Day two – trials and tribulations.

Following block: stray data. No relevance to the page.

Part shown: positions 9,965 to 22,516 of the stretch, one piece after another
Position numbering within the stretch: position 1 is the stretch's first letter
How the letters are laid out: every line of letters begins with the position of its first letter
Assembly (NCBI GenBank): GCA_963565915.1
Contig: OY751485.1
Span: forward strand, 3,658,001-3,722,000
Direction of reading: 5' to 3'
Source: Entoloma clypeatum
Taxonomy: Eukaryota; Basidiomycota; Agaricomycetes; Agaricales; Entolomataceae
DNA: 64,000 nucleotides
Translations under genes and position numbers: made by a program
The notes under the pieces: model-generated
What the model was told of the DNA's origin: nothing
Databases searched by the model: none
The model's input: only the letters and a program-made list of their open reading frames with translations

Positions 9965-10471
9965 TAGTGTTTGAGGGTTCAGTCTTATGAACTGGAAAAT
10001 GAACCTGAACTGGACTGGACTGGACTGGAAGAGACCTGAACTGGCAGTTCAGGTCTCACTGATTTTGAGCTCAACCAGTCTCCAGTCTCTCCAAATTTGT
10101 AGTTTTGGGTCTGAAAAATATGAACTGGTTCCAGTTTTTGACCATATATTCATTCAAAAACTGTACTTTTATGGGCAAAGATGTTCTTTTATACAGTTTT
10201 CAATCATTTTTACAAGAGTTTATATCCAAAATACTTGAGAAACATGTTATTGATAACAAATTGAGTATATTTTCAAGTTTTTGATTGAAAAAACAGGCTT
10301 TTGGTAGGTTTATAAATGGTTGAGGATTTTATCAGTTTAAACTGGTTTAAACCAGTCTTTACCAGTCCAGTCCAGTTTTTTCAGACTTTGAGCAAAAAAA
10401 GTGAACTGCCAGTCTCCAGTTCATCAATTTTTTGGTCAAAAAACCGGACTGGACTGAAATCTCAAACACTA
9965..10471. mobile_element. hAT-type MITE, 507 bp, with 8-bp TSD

Don't let the title stop you reading further, it 's not all gloomy! Statistics first. The first day's run, noon to noon was 121 miles of which about 115 were towards our waypoint off Cape Finisterre. The winds were largely weak and variable to start with, strengthening a little late afternoon, allowing us to sail all night though rather slowly. The first surprise of the day was spotting two rally boats which should be slower than us, two miles ahead and pulling away. Mid morning we decided to do something about them. No, torpedoes wouldn't be very friendly! We rolled the genoa away and pulled up the colourful cruising chute, Starblazer responded instantly and we quickly overhauled the two yachts. It's only the second time we have flown that sail on this boat so it is a bit of a learning curve. We sailed magnificently for about 4 hours then we noticed the wind was building and had already reached force 5. It was time to take the chute down, before we were ready our hand was forced. The tack line, holding the forward corner of the sail down, decided to extricate itself from the round turn and two half hitches on the shackle and release the tack up in the air! Frantically I sorted out the jumble of flapping sail and flailing lines and pulled the sock down then we lowered the sail and repacked it in its bag before pulling out the genoa. While all this was going on we were hunted down and overtaken by one of the boats we had passed 3 hours earlier, they were making very good speed flying a spinnaker. Very depressing. Their own trials were about to confront them when they decided it was time to drop the spinnaker, which didn't quite go according to plan, meanwhile we were sailing fast under plain sails and had once again got ahead! The very bright part of the day was when John managed to download e-mails, including the important weather one. We still can't send, so that problem will have to be sorted in Baiona. As I plated up the dinner the wind and waves suddenly increased in unison. We quickly ate dinner then set about reefing down as the wind was now force 6. We turned off the wind to roll away some headsail but one of the genoa cars jumped off its track and was flailing around madly. There was nothing for it but to roll away the entire sail and fix the genoa car. John decided we would put two reefs in the main so I went forward to pull down the sail and pull in the reef. This job, at the mast, on a pitching deck, in strong winds isn't easy at the best of times. Today wasn't 'the best of times'. Somehow the stopper knot on the first reef line had worked undone so the line had disappeared inside the boom, not too desperate as skipper had ordered two reefs which I struggled to put in. Job done and I gratefully returned to the safety and shelter of the cockpit. We reset the main then tried to pull out some genoa. It got stuck. John noticed that one spinnaker halyard had got wrapped around the genoa halyard. It was an easy fix to roll away the small bit of genoa, tighten up the spinnaker halyards then pull out some genoa again. It seemed to take a long time but, eventually, we were sailing quite fast, with much reduced canvas, on an acceptable heading, and continued that way all night. Today's menu comprised porridge and grilled bacon with scrambled egg wraps for breakfast, wraps for lunch similar to yesterday's, and a creamy chicken pasta, with lots of chicken for dinner. We are safe and enjoying the roller coaster. More tomorrow. Joyce

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